How to treat a heart attack Michael Lewis AofA Membership Number: DID604SID646830688
Aim & Objectives Aim: To explain the current First Aid procedures for treating a casualty who is (or may be) experiencing a heart attack. Objectives: By the end of this session you will be able to: Recognise the common signs & symptoms of a heart attack. Provide initial assistance prior to the arrival of professional medical help.
How the heart works The heart is made up of 4 chambers. Each chamber has a valve that allows blood to pass through the heart to the lungs, other organs and tissue’s of the body. The left ventricle chamber is the most important.
What is a heart attack? What is the difference between a heart attack and a cardiac arrest?
What is a heart attack? Heart attacks happen when a coronary artery carrying oxygen-rich blood to the heart muscle is blocked. If the blood supply is cut off, a part of the heart muscle dies - or infarcts. A heart attack is also known as a myocardial infarction (MI) or coronary thrombosis.
The common signs and symptoms Heart disease kills more people in the UK than any other condition. Around 275,000 people will have a heart attack this year (approx 753 every day). 110,000 will die from the heart attack. How would you know if someone was having a heart attack at your work place?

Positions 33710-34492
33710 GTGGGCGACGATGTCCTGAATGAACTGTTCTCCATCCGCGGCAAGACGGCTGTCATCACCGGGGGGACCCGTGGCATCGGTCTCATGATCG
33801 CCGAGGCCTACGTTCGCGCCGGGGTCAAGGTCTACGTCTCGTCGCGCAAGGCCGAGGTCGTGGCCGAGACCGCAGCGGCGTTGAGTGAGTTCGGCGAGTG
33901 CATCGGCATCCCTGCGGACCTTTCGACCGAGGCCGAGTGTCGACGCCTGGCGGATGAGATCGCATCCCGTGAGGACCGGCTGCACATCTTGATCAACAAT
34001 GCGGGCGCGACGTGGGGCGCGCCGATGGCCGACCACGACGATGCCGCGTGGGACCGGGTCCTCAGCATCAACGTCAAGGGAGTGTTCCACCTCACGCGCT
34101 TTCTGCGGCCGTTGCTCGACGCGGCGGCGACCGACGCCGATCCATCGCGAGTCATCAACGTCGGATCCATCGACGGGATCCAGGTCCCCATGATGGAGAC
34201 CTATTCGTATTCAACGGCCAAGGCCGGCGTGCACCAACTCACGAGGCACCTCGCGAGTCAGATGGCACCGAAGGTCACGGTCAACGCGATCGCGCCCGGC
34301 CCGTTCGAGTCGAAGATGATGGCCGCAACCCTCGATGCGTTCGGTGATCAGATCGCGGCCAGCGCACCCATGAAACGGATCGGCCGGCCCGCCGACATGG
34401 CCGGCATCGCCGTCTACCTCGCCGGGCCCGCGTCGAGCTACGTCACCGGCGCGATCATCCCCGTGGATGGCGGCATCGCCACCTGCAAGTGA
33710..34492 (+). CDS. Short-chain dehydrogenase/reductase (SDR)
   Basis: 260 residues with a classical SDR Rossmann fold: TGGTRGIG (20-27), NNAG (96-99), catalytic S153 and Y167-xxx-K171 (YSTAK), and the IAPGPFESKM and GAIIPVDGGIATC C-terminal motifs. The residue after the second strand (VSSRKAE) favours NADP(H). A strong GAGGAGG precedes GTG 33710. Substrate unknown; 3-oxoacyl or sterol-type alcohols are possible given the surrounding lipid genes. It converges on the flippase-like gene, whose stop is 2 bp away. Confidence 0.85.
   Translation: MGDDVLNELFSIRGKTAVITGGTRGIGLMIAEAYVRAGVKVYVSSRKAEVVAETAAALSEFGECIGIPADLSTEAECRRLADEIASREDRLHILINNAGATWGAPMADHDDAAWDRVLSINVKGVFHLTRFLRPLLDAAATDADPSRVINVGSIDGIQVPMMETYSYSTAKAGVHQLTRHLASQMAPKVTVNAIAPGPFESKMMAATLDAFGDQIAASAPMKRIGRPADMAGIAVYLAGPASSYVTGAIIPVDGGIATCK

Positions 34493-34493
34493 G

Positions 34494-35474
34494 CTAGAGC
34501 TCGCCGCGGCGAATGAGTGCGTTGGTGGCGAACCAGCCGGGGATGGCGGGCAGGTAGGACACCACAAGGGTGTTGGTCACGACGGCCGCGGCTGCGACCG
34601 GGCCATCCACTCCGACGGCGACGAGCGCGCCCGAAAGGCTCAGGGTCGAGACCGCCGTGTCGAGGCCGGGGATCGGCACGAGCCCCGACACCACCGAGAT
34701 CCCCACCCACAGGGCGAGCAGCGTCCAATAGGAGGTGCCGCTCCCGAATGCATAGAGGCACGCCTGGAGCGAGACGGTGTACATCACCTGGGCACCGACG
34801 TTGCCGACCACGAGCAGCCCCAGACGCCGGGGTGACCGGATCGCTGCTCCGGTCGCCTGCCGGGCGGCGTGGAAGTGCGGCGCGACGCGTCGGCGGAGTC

The common signs and symptoms Crushing pain in the chest Pain in the left arm Shortness of breath Greyness, Cyanosis Cold, Clammy skin Generally feeling un-well Often mistaken for indigestion Plus signs and symptoms of cardiogenic shock
Primary Survey D = Danger to you, the casualty, and others R = Response Alert – Voice – Pain - Unresponsive (Scale) S = shout for help (if on your own) A = Airway B = Breathing Triage: Breathing,Bleeding, Severe Burns & Bones
Treatment Primary Survey (D-R-s-A-B) Help the casualty down to the ground Sit the casualty in the ‘W’ position (shown) Loosen any tight clothing around their upper chest and neck Call 999 or 112 Reassure casualty Help them take any medication they may have Be prepared to perform CPR
Cardio-Pulmonary Resuscitation Cardio-Pulmonary Resuscitation (CPR) is the name given to the process by which oxygen can be circulated around a persons body when they have suffered respiratory and cardiac arrest. The term Basic Life Support (BLS) is also used. INFANT:0-1 YR. CHILD:1 YR.-PUBERTY ADULT:PUBERTY ONWARDS
Cardio-Pulmonary Resuscitation PLACE HANDS IN THE CENTRE OF THE CHEST
Cardio-Pulmonary Resuscitation Chest compressions to breaths ratio’s Adult 30 compressions : 2 breaths (100per min) 4-5 cm Child, Infant 5 initial breaths, 30 compressions, 2 breaths (100per min) 1/3 of chest Drowned Casualty 5 initial breaths, 30 compressions, 2 breaths (100per min) 1/3 of chest if child or infant, 4-5 cm if adult Compression only CPR 100per min, until the casualty makes a recovery
Cardio-Pulmonary Resuscitation Practical workshop – CPR on Adult Manikin. When performing CPR you need to continue until: The casualty makes a recovery Paramedics take over from you Another First Aider arrives You are too exhausted to carry on
Cardio-Pulmonary Resuscitation ‘The Chain of Survival’ Early Access Early CPR Early Defibrillation Early Advanced Life Support 4 3 2 1
Plenary Summary of session Any questions? Handouts & Face shields